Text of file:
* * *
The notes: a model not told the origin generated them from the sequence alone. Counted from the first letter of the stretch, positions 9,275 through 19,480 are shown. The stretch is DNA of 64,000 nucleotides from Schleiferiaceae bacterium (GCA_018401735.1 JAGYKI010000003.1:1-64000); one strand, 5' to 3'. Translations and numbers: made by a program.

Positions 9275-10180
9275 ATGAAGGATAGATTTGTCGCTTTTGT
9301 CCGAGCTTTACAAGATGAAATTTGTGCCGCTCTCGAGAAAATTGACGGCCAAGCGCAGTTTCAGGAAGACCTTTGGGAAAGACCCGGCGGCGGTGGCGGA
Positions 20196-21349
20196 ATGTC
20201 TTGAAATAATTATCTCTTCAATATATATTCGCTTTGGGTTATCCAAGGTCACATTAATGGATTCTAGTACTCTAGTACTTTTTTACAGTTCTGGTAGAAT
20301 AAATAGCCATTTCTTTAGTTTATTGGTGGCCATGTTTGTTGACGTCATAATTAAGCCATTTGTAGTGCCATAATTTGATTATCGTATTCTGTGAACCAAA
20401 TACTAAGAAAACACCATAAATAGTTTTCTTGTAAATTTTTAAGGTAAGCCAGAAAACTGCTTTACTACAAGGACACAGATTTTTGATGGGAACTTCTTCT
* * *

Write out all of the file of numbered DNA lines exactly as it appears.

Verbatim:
The notes: a model not told the origin generated them from the sequence alone. Counted from the first letter of the stretch, positions 9,275 through 19,480 are shown. The stretch is DNA of 64,000 nucleotides from Schleiferiaceae bacterium (GCA_018401735.1 JAGYKI010000003.1:1-64000); one strand, 5' to 3'. Translations and numbers: made by a program.

Positions 9275-10180
9275 ATGAAGGATAGATTTGTCGCTTTTGT
9301 CCGAGCTTTACAAGATGAAATTTGTGCCGCTCTCGAGAAAATTGACGGCCAAGCGCAGTTTCAGGAAGACCTTTGGGAAAGACCCGGCGGCGGTGGCGGA
Positions 20196-21349
20196 ATGTC
20201 TTGAAATAATTATCTCTTCAATATATATTCGCTTTGGGTTATCCAAGGTCACATTAATGGATTCTAGTACTCTAGTACTTTTTTACAGTTCTGGTAGAAT
20301 AAATAGCCATTTCTTTAGTTTATTGGTGGCCATGTTTGTTGACGTCATAATTAAGCCATTTGTAGTGCCATAATTTGATTATCGTATTCTGTGAACCAAA
20401 TACTAAGAAAACACCATAAATAGTTTTCTTGTAAATTTTTAAGGTAAGCCAGAAAACTGCTTTACTACAAGGACACAGATTTTTGATGGGAACTTCTTCT